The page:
UDT-1 in the
by E. L. "Spike" Field
The Arctic Dew Line
resupply mission to the north shore of Alaska in the summer of 1949 included a
detachment from UDT-1, including LT(jg) Edwin P. Smith, BM2 Walter "Spook"
Otte, GM3 "Bo" Bohannon, "Choppers" Watson, "Red"
Mack Boynton, "Spike" Field, Surratt, Robinson, and Willis. The
demolition crew went board the ice breaker,
Walter "Spook" Otte, "Bo" Bohannon, and Spike Field
Standing by the rail of the LST 1110 with the
"We had just been transferred to the LST
because the ice breaker,
"Spook" Otte had just completed hard-hat diving school so it was agreed that he should be the one to inspect the problem. He went over the side suited-up in the standard UDT "dry suit", and a hose-fed compressed air diving mask. Climbing hand-over-hand down the fouled cable, he found it had been turned over the shaft three times, but the screw did not appear to be damaged. While below, and hanging onto the shaft with all arms and legs, the ship (hull built like a football) was rolling such that Otte was under about 35 feet of water at one instant, and then, back near the surface. This up-and-down "elevator action" occurred in cycles of about once every few seconds. During each half-cycle roll, sea-water washed the aft deck rails, and then, on the opposite roll, the screw was practically exposed, with Otte hanging on. After his first descent to inspect the problem, he surfaced and requested a line that could be attach to the end of the tow cable such that the crew on deck could haul away to free each cable turn -- one turn at a time. It worked on the first try! Otte made more dives, re-attaching the line each time until the cable was completely free. He made five dives, not counting the many up-and-down cycles as the ship rolled in the sea -- an "ear drum breaker" (zero to 6 fathoms every few seconds) while holding onto the shaft. Afterwards, "Spook" said the water's action felt like a 100 mile-an-hour snow gale! Otte and two UDT safety swimmers, Watson and Willis, were given commendations for their work that day.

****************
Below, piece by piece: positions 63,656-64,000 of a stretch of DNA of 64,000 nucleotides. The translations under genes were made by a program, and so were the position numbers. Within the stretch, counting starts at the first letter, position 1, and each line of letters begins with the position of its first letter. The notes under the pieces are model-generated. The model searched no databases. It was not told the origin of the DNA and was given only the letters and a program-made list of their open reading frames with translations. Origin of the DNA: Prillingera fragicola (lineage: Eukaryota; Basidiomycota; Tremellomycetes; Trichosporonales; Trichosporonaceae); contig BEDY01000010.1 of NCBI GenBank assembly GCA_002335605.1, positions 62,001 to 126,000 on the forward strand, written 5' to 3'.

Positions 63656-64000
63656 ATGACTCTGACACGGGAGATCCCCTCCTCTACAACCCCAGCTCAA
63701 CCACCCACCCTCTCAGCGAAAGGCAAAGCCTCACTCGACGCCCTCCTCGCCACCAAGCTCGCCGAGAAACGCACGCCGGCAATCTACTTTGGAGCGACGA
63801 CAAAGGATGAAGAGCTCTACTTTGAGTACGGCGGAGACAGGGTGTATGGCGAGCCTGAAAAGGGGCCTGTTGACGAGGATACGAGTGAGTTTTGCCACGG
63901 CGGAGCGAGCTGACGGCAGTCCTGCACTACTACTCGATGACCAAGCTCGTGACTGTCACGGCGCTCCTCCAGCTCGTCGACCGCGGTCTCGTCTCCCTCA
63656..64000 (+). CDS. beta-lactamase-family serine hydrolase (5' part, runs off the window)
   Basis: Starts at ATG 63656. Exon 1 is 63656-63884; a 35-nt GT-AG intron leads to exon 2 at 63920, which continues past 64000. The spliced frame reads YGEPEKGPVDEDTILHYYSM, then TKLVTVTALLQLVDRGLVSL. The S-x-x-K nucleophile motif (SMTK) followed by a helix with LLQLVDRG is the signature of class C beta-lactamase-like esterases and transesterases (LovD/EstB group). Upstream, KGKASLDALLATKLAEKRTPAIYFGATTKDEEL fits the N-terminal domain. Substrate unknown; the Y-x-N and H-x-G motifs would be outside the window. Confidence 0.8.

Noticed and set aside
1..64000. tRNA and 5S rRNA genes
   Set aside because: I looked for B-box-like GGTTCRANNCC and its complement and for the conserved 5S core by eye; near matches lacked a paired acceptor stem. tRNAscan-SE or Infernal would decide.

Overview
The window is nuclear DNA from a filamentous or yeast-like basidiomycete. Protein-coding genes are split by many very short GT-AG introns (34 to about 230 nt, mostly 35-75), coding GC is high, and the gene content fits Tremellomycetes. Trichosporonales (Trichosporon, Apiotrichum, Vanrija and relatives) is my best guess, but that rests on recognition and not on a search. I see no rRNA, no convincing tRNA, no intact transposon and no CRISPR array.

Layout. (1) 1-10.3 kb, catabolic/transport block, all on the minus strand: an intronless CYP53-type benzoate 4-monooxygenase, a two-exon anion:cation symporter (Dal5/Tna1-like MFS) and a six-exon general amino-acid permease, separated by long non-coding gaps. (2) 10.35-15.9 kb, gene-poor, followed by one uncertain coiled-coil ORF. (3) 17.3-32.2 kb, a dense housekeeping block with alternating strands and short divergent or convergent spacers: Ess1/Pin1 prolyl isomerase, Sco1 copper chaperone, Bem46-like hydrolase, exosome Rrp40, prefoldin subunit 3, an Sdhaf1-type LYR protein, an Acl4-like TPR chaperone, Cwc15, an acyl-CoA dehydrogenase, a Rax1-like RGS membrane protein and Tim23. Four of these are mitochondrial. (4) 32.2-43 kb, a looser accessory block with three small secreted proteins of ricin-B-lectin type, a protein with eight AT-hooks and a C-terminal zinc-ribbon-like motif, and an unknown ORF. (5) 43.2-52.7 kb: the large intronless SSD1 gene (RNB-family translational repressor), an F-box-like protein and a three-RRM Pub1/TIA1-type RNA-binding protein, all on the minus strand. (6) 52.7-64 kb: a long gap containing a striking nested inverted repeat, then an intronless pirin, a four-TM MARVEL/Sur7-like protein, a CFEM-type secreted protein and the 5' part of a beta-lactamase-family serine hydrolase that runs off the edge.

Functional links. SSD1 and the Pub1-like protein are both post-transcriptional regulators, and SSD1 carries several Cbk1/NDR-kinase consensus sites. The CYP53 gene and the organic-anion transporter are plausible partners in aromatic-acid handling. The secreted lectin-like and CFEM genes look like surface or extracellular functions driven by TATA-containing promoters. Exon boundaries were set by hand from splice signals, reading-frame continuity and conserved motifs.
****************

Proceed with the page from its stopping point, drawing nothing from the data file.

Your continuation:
Underway again, the
After getting to our
destination, both LSTs beached for unloading operations. UDT helped with cargo
off-loading and drove an LCVP around to corral any loose floating oil drums.
When the operation was nearly completed, Robinson and Field took a
"recreational" swim in the freezing waters dressed-out in dry suits,
two sets of long-johns, face mask, fins and the usual K-Bar knife. Around the
clock unloading operations had been rushed since return to Point Barrow was
mandatory before pack ice moved back toward shore and trap the LSTs, as had
happened the prior year when one had been abandoned on the frozen beach. After
returning to Point Barrow, our UDT-1 contingent boarded the USS George Clymer
for transport back to